Thread: Amy Billig
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Old 01-07-2012, 05:31 PM   #111
WishfulDreamer
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I just finished reading Susan's book, co-authored with Greg Aunapu. I had tears in my eyes after finishing the last paragraph, a poem written by Amy. It was an amazing read and even though I know full well Amy has never been found, my hopes would rise every time Sue got a lead.

I love Unsolved Mysteries, so no bashing intended. But the segment left out so many things that should have been mentioned; not to mention, the bar fight and England thing weren't even mentioned in the book. Far more interesting leads were.

Henry Blair is a sick, sick individual and it was a bummer to read about how he only received a low sentence as well as very nice prison accommodations; I had to smile when I heard that another prisoner hit him. I don't know if he was necessarily involved, though that line in Amy's diary is puzzling. But speaking of Amy's diary, her poetry does not in the slightest suggest a girl who would run away, particularly on her way for a lunch date. Yes, I understand the book was co-authored by her mother, but Amy running off when about to pick up money for lunch when she always called no matter where she was off to seems unreal. Amy's poetry and words were jarring to me; it reminded me of myself, introspective and imaginative. She was two weeks from graduating high school and going to New York to see a friend, visit art galleries and try for drama school. I don't believe she ran off. Hitchhiking gone wrong could very well have been the culprit since almost everyone in Coconut Grove apparently did so.

I think the bikers may have been involved, simply because they knew things that had never been released to the public; certain scars on Amy's body, certain habits. But I believe, unfortunately, that someone got scared and probably did her in for fear of prosecution. The overdose at a party theory with the alligators and all that I do not believe; that theory was thrown out by another money-grubbing woman.

This book pulled at my heart; like the back cover says, we see the worst of humanity in it. Murderers, rapists, and the unspeakable cruelty of those who would taunt and extort a grieving mother with false leads and time-wasting red herrings. Yet, through it all Susan Billig herself remains a beacon for humanity; so altruistic, so beautiful, so kind, so brave- when offered chances to pursue some of these extortionists she wouldn't. She even kindly approached Blair's family and said she meant no malice by the trial, after nearly twenty years of harassment and sexually explicit phone calls. She saved a girl's life by pushing the ex-boyfriend who was attacking her away and advised a young woman not to hitchhike again, wanting to spare others from a fate such as Amy's. It was so sad to read about her heart attack, bypass surgery and how she and her husband were both diagnosed with lung cancer around the same time. Susan beat the odds and survived until she was 80, but lost her husband over a decade before. If this lady was still alive, I would pen her a long, heartfelt letter simply wanting to tell her what a wonderful person she was and how I hoped she would one day find answers. Tears welled up in my eyes when she finally marked Amy's name on a headstone and received some sense of closure after over twenty years. She was finally able to go on to some degree, though not completely, of course.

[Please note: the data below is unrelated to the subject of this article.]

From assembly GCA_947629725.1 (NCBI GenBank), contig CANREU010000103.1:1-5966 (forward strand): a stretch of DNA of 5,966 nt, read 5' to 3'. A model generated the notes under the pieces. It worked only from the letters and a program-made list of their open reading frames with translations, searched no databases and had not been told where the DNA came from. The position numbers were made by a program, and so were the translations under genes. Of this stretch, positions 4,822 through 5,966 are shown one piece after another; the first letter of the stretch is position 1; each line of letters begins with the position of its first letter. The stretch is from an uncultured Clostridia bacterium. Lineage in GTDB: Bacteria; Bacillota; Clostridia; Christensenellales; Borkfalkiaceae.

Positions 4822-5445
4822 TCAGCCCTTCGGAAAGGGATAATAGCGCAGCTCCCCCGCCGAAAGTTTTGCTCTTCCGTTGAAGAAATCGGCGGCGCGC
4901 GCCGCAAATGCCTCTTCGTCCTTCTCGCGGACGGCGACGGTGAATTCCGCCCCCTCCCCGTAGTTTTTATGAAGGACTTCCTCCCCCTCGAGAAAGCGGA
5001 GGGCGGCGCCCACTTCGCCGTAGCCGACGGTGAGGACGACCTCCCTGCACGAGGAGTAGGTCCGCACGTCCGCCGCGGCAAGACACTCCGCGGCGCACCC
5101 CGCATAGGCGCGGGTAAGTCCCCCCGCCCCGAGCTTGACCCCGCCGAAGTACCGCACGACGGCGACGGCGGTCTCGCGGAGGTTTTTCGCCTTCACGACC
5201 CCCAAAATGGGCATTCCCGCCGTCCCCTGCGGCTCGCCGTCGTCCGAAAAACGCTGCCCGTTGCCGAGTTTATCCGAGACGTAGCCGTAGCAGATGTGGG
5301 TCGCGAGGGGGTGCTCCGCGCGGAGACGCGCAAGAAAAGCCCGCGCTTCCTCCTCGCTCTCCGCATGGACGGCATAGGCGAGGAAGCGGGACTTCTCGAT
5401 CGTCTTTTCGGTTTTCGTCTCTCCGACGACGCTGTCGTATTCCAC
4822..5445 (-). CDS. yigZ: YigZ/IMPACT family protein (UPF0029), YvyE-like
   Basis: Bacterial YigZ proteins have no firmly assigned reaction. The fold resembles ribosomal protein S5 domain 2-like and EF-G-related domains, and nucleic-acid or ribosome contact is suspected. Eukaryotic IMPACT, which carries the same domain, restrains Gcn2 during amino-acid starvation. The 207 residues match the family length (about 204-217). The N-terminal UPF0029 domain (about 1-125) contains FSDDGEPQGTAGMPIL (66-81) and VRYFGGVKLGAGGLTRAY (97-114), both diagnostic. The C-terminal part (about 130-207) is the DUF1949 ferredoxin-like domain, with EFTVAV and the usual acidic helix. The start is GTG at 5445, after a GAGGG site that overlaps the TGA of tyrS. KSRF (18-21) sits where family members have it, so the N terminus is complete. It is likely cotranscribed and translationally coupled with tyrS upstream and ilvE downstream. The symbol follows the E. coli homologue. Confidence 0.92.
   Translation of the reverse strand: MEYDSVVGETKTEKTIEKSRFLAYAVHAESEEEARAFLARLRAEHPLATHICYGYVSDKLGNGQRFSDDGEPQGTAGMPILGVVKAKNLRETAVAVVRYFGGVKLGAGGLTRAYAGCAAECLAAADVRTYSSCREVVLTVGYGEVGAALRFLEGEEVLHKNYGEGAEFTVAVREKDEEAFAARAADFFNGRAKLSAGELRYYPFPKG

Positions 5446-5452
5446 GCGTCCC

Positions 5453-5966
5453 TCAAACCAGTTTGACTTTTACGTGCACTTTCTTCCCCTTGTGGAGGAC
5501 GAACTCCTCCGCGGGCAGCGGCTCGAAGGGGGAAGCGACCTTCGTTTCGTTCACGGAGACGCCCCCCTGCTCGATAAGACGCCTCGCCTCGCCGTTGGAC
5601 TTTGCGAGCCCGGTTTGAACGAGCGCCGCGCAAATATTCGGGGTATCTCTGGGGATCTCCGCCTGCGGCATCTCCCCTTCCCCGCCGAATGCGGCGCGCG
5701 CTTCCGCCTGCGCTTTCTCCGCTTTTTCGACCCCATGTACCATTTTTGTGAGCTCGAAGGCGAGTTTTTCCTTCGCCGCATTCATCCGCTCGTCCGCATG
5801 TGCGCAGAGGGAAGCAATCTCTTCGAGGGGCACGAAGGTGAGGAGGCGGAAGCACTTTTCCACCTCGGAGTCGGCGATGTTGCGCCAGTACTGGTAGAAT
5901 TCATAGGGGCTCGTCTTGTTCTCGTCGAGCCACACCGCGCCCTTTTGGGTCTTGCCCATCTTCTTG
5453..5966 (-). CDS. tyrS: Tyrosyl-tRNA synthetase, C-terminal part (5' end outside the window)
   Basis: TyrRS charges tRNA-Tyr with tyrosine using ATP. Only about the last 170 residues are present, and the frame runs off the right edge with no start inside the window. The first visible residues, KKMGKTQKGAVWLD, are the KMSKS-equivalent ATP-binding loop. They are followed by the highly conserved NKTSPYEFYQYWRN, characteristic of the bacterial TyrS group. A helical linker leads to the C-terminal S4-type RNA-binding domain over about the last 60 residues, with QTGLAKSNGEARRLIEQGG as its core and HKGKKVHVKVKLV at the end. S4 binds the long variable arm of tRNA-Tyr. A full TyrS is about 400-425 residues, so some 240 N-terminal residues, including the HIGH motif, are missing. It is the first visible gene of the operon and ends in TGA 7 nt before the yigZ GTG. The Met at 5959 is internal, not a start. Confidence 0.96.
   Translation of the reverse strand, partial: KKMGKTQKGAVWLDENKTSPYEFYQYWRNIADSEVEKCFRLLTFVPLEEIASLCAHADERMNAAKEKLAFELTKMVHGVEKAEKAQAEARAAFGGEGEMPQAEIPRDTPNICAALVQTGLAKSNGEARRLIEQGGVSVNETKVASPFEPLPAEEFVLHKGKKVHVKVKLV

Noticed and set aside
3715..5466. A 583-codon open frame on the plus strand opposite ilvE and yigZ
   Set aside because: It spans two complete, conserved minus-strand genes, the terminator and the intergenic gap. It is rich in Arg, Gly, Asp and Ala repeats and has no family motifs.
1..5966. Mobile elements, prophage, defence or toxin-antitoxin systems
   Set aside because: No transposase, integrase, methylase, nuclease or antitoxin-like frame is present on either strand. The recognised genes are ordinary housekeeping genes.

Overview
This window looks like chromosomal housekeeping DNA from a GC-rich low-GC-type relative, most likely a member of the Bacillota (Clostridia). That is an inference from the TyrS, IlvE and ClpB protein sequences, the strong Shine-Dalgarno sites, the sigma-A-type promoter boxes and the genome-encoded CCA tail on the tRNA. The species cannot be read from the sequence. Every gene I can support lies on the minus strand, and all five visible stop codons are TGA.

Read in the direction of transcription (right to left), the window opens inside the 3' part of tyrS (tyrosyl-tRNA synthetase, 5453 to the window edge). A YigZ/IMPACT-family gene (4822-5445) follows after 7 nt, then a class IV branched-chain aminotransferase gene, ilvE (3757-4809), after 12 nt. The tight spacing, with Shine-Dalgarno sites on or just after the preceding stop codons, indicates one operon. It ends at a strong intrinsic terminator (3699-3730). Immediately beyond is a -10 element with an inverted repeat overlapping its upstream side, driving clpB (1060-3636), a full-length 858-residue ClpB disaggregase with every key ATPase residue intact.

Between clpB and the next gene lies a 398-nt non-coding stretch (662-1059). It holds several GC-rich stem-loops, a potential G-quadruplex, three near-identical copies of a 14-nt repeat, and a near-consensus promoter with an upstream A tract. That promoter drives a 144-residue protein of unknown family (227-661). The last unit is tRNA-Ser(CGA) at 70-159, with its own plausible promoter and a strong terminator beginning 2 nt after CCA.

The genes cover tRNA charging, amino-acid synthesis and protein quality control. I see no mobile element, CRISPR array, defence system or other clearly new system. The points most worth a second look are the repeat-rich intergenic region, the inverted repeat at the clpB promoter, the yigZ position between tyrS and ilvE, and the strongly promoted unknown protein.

I highly recommend the book. It's fascinating, but very sad to read about the detriment on Billig family as well the intermittent poetry and optimism of Amy. Susan Billig and her husband were wonderful people who deserved to know the truth and have some peace in their lives. So the book ends with you feeling down that the mystery was never solved, yet I also felt some sense of uplifting in that there are such beautiful, courageous, and selfless people as the Billigs in the world. I hope that one day, some answers will come.
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